Understanding “Closed Lost”
A few weeks ago, Tom Tunguz published a post titled, “Do You Lose Sales Opportunities Because of Sales Execution or Product Insufficiency?” Reading it reminded me of an exchange with two Smartling advisors many years ago on the topic of why opportunities are lost. They said:
There are only three possible reasons for losing a real opportunity. The first is that you were missing product features. The second is that you were beat on price. The third is that your rep f----d up. If it isn’t one of these reasons, the opportunity wasn’t real in the first place.
I love the matter-of-factness of this framework, which makes it almost impossible to hide from or try to explain away a loss. The prospect demanded features that you think made no sense? You were missing features, end of story. A gatekeeper treated you unfairly? Your rep was bested by a competitor who was able to avoid being blocked!
The exchange prompted me to create a workflow in our CRM to capture the reason for each lost opportunity: Missing Features, Beat on Price, or Outsold (my polite label for “rep f----d up”). To this list I added Poor Qualification (“the opportunity wasn’t real in the first place”) and Exogenous Event (e.g., the prospect was acquired during the sales cycle, which happens with surprising frequency).
Missing Features maps to Tunguz’s product insufficiency and Outsold maps to sales execution. Tunguz’s post doesn’t specifically address price, which is a component of product/market fit (product insufficiency) but also a lever that sales can pull, at least to some extent. Particularly for startups in new markets, I prefer to track Beat on Price as its own value.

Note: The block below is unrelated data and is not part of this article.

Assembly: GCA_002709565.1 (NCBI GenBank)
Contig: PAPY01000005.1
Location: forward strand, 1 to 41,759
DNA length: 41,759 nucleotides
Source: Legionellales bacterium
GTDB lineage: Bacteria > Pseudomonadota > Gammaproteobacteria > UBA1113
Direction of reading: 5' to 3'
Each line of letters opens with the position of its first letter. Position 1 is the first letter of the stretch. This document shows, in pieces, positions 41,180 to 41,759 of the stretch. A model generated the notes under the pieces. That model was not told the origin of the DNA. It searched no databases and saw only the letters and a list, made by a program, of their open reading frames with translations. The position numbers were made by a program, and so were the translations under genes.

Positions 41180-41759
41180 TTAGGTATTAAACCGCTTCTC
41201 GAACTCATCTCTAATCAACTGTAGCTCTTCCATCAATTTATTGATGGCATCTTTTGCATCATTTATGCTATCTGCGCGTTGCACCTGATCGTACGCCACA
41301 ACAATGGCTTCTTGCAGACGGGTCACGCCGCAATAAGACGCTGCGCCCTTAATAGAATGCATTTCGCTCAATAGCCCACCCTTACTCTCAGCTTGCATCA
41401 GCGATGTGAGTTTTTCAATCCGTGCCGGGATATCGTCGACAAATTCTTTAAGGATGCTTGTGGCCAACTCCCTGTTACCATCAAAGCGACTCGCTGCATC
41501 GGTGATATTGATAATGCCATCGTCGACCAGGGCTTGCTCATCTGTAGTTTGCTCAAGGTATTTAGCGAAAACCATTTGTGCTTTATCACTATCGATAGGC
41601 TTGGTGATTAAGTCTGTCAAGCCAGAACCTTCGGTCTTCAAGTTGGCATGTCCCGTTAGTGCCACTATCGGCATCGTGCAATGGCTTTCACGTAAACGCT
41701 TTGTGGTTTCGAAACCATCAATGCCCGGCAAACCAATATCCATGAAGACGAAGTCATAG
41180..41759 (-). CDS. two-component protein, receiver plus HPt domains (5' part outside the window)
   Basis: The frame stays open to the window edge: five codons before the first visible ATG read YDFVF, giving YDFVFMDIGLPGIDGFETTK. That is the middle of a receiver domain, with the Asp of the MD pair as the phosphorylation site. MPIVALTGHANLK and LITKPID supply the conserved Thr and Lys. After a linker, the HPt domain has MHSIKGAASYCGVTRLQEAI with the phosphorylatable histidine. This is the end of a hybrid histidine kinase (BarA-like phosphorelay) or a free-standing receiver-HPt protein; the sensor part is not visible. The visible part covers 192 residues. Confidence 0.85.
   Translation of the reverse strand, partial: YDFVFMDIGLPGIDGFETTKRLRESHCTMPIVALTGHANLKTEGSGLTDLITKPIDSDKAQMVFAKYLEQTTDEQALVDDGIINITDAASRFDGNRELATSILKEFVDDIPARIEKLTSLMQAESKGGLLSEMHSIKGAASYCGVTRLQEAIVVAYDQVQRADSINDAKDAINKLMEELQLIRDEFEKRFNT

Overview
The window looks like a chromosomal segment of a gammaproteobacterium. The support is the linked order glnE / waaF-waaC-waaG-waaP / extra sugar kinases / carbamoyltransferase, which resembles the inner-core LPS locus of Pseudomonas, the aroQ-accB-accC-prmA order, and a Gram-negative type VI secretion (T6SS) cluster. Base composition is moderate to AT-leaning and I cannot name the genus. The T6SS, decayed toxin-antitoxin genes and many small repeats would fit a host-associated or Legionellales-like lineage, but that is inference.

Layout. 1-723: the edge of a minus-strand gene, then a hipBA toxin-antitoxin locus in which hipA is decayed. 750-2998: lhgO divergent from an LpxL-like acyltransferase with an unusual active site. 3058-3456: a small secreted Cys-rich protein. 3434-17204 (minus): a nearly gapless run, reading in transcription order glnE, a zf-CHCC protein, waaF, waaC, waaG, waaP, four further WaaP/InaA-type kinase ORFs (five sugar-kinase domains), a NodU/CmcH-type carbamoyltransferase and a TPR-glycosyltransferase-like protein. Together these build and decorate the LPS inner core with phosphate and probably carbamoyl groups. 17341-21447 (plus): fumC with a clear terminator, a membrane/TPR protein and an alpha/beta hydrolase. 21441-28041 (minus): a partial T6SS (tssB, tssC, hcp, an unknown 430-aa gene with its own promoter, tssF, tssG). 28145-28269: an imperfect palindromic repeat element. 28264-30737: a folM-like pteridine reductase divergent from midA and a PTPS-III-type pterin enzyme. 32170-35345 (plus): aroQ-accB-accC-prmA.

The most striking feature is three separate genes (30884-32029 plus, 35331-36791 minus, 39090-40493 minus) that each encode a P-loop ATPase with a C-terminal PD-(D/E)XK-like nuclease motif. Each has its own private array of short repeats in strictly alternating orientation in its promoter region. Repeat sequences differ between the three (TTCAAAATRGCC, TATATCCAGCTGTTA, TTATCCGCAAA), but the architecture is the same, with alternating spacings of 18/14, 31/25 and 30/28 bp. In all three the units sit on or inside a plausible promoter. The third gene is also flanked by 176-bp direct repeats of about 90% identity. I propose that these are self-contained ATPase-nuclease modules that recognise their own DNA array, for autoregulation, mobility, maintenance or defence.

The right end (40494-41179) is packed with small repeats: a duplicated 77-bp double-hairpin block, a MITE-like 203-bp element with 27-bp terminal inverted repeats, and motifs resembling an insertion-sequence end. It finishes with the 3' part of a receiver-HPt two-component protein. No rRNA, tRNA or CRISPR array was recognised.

Our CRM sends an email notification whenever an opportunity is lost. The notification can be targeted based on reason, e.g., Missing Features can go to product; Beat on Price can go to whomever sets pricing; Outsold can go to sales management; and Poor Qualification can go to marketing. In other words, each reason can have an owner.
Of course, this is reactive; the best way to prevent an opportunity from being lost is to ask for help at the first sign of trouble. Someone in the company can probably help to flip trending-towards-lost to won.
Losing an opportunity is expensive, and often demoralizing. You owe it to yourself to apply a rigorous process to understanding the reason for every lost opportunity so that you can improve for the future. This framework has been helpful for Smartling; hopefully it will be for you, too.
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